So here we are, exploring how a religious book approaches science in a way that attempts to equalize faith and fact, often within the same sentence.
Chapter one deals with telescopes and microscopes, plus some geology, biology and geography thrown in for filler.
While I considered snapping shots of every page, this image gives you a sense of what this book contains – namely art from an era before colour printing was an affordable option interspersed with praises to God for doing such a damn fine job with the universe. Instead, I’ll start by listing the sections covered on each page of this chapter.
The Glory of the Stars
The All-Important Sun
Who Put the Rings Around Saturn?
The Thrill of a Shooting Star
What is an Atom?
What is a Molecule?
Bacteria Invisible but Important
Traveling With the Earth
The Importance of the Oceans
Water and Ice
The Miracle of Springtime
A Summer Thunderstorm
His Promise in the Sky (if you guessed this was rainbows, give yourself a cookie.)
Trees Came First (except they didn’t)
The Lowly Acorn
The Desert Cactus
And we’re done chapter one. There’s only seven chapters to the book but seventeen rather random topics in the first chapter. Perhaps intended to be an overview of what the rest of the chapters hold…
Onto current(ish) science.
Regarding stars (that are not our sun — named Chad, if you didn’t realize – thank the fellows at Smart Enough to Know Better for that one), I pull from Sky and Telescope, a 2014 article, but probably still pretty accurate when large numbers are involved. The answer depends on how the question is asked – do we mean total in the universe (a figure we can only guestimate) or total visible from Earth (a figure we can only guestimate, but can know for sure it’s a smaller number)?
Astronomers estimate that the observable universe has more than 100 billion galaxies. Our own Milky Way is home to around 300 billion stars, but it’s not representative of galaxies in general. The Milky Way is a titan compared to abundant but faint dwarf galaxies, and it in turn is dwarfed by rare giant elliptical galaxies, which can be 20 times more massive. By measuring the number and luminosity of observable galaxies, astronomers put current estimates of the total stellar population at roughly 70 billion trillion (7 x 1022).
9096 “local” stars, though. Give or take a few thousand depending on light pollution getting in the way of visibility…
In terms of Chad, the book notes that the sun’s light takes 8 minutes to get here (close enough; really 8m 20s, as noted by phys.org. )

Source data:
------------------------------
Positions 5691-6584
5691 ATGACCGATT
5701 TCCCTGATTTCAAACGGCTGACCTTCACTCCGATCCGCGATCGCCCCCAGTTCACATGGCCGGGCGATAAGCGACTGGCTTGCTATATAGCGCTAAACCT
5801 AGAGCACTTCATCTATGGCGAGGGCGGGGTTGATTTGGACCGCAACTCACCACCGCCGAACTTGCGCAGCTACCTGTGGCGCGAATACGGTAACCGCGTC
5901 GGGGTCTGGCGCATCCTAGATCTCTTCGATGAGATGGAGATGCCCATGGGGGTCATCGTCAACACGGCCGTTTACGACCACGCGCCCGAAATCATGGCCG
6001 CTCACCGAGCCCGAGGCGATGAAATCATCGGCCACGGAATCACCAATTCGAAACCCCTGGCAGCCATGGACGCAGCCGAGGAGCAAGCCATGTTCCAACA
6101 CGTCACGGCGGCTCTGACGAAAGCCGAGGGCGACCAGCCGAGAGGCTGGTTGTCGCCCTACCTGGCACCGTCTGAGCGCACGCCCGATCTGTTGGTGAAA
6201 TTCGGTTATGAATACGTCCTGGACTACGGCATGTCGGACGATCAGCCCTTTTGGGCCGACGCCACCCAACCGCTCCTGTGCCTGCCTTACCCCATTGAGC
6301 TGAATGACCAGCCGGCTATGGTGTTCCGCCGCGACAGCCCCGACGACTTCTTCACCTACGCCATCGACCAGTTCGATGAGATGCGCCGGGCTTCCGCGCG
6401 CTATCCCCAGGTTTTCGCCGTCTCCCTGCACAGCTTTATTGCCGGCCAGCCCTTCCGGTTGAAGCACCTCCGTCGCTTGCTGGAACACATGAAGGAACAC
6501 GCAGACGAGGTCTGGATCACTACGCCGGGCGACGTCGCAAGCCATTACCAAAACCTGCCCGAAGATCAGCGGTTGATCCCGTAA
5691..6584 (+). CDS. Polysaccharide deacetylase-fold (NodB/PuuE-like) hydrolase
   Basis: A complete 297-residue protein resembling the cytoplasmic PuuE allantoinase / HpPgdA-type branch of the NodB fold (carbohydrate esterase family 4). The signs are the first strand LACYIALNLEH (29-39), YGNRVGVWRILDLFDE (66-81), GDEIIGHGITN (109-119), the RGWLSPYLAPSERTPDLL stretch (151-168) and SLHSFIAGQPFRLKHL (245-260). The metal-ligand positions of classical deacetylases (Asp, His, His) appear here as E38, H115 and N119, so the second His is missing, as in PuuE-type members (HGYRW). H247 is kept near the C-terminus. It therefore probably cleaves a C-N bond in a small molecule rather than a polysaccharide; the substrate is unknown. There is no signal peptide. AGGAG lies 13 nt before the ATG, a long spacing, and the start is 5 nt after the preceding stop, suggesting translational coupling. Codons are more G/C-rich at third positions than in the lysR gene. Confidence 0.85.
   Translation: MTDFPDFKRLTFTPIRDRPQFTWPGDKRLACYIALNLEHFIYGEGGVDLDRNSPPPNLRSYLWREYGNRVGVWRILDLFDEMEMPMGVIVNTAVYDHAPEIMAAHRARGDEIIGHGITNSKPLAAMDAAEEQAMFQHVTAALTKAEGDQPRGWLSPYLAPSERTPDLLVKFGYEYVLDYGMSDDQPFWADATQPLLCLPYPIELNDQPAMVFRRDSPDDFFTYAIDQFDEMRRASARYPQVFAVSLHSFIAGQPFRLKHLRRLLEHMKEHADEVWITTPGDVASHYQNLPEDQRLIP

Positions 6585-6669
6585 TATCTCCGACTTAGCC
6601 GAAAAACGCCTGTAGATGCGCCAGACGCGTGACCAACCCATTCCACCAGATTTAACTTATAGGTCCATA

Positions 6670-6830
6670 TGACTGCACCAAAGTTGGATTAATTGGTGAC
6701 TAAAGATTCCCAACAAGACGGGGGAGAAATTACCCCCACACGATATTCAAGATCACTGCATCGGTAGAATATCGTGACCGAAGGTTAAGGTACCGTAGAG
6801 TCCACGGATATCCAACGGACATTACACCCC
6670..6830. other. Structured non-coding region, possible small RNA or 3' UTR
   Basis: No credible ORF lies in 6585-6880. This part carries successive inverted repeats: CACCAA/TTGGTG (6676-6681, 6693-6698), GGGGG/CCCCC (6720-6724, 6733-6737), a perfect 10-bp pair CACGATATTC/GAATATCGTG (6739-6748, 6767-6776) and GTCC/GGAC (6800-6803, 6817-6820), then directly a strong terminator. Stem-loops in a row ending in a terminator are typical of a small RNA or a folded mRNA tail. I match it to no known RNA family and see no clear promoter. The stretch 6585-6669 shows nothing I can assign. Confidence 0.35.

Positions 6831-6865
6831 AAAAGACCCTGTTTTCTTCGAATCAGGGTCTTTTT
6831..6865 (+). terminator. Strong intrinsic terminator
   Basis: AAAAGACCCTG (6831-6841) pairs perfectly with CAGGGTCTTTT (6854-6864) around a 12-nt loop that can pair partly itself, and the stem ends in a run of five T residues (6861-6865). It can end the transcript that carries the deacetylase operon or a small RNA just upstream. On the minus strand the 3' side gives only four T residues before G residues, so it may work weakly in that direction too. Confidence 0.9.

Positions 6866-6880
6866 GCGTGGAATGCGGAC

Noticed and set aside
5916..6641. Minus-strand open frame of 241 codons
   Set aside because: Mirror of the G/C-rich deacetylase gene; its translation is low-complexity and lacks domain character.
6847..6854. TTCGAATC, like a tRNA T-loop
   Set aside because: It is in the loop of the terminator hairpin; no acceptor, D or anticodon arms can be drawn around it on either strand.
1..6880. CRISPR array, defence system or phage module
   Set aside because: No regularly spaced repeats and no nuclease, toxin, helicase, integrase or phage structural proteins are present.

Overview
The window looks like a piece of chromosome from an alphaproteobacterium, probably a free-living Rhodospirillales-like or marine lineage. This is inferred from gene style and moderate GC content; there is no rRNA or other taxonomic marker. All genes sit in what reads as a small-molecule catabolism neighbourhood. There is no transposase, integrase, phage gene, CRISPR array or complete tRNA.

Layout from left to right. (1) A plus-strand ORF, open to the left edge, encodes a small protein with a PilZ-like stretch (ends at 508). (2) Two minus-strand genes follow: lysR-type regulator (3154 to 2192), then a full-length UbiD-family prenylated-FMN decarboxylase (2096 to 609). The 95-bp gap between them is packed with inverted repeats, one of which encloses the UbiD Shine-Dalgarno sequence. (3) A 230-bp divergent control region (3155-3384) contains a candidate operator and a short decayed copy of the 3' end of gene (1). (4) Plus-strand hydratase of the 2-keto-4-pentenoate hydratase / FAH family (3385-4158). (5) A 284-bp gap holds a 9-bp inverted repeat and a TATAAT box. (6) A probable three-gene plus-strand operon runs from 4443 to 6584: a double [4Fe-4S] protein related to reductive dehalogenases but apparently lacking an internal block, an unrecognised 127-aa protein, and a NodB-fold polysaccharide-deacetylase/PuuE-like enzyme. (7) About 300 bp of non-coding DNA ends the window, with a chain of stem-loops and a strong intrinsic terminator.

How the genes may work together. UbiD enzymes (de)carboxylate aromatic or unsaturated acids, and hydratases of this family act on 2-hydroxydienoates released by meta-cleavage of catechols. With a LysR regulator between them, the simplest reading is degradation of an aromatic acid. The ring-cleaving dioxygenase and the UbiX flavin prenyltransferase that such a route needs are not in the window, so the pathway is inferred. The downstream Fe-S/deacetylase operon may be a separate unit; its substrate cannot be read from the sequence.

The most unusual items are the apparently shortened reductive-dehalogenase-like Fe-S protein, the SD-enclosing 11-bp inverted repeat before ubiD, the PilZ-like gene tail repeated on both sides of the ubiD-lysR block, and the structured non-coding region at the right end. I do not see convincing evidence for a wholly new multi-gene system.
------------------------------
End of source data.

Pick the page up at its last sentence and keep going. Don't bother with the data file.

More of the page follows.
You probably know that photons are created by fusion reactions inside the Sun’s core. They start off as gamma radiation and then are emitted and absorbed countless times in the Sun’s radiative zone, wandering around inside the massive star before they finally reach the surface.
What you probably don’t know, is that these photons striking your eyeballs were ACTUALLY created tens of thousands of years ago and it took that long for them to be emitted by the sun.
Once they escaped the surface, it was only a short 8 minutes for those photons to cross the vast distance from the Sun to the Earth.
It also notes the Goldilocks Zone, but not by name. Just the “miracle” that is Earth’s distance from the sun for why life’s possible.
In terms of who put rings around Saturn, the answer is whoever wanted it…not that Saturn is a Single Lady… Current theories suggest the massive gravity of the planet succeeded in breaking up comets and other interlopers in the area, dispersing the pieces in orbit around Saturn until we are where it looks today. Beautiful, frankly.
Last bit for part 1 – Shooting stars and meteorites — just yesterday one went sailing over Michigan and was caught on several cameras. While people claim an earthquake happened with it, Scientific American suggests it was more likely a sonic boom that took audiences by surprise. Seismometers may have still registered the vibration, though.
In this case, the meteor’s boom—its sound waves—were recorded as a magnitude-2.0 event on a nearby seismometer located about 5 miles (8 kilometers) southwest of New Haven, Michigan. But this measurement doesn’t express how much energy the meteor released as it flew overhead, Bellini said.
“There’s no way to translate the actual energy from an air blast into seismometers,” Bellini said. “They’re not designed to measure vibrations coming from the air.”
And from that, I give you this delight – the Hubs has been mesmerized by a piece of music by Space called Magic Fly; I knew of it years earlier but it’s become the newest obsession for household listening. You can watch the original, but here I put in the other version — with cats! In Space!